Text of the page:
[ < ] [ > ]   [ << ] [ Up ] [ >> ]         [Top] [Contents] [Index] [ ? ]

10.2.4 Rewriting Incoming Requests

The need for rewriting the incoming requests arises from the fact that some NASes are very particular about the information they send with the requests. There are cases when the information they send is hardly usable or even completely unusable. For example, a Cisco AS5300 terminal server used as a voice-over IP router packs a lot of information into its Acct-Session-Id attribute. Though the information stored there is otherwise relevant, it makes proper accounting impossible, since the Acct-Session-Id attributes in the start and stop packets of the same session become different, and thus Radius cannot determine the session start to which the given session stop request corresponds (see section Acct-Session-Id).

In order to cope with such NASes, GNU Radius is able to invoke a Rewrite function upon arrival of the packet and before processing it further. This function can transform the packet so that it obtains the form prescribed by RFCs and its further processing becomes possible.

For example, in the case of the AS5300 router, a corresponding Rewrite function parses the Acct-Session-Id attribute; breaks it down into fields; stores them into proper attributes, creating them if necessary; and finally replaces Acct-Session-Id with its real value, which is the same for the start and stop records corresponding to a single session. Thus all the information that came with the packet is preserved, but the packet itself is made usable for proper accounting.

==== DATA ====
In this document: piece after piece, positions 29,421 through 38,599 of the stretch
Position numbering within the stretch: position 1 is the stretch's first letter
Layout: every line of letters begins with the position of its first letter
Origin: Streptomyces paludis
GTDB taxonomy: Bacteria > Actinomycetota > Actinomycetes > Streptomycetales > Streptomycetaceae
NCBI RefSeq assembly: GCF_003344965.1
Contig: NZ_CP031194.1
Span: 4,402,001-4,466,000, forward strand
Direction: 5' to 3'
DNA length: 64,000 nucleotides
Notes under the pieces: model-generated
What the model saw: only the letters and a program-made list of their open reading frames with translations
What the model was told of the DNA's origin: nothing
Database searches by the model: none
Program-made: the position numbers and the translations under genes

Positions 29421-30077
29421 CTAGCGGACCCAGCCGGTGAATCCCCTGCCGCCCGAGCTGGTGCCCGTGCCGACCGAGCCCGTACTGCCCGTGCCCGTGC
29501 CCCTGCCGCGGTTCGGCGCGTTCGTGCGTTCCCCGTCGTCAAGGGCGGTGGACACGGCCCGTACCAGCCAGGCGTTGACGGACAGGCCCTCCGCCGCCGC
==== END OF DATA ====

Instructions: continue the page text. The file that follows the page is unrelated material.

A special attribute, Rewrite-Function, is used to trigger invocation of a Rewrite function. Its value is a name of the function to be invoked.

When used in a ‘naslist’ profile, the attribute causes the function to be invoked when the incoming request matches the huntgroup (see section Huntgroups). For example, to have a function fixup invoked for each packet from the NAS, the following huntgroup rule may be used:

         Rewrite-Function = "fixup"

The Rewrite-Function attribute may also be used in a ‘hints’ rule. In this case, it will invoke the function if the request matches the rule (see section Hints). For example, this ‘hints’ rule will cause the function to be invoked for each request containing the user name starting with ‘P’:

DEFAULT  Prefix = "P"
         Rewrite-Function = "fixup"

Note that in both cases the attribute can be used either in LHS or in RHS pairs of a rule.

The packet rewrite function must be declared as having no arguments and returning an integer value:

integer fixup()

The actual return value from such a function is ignored, the integer return type is just a matter of convention.

The following subsection present some examples of packet rewrite functions.

[ < ] [ > ]   [ << ] [ Up ] [ >> ]         [Top] [Contents] [Index] [ ? ]

This document was generated by Sergey Poznyakoff on December, 6 2008 using texi2html 1.78.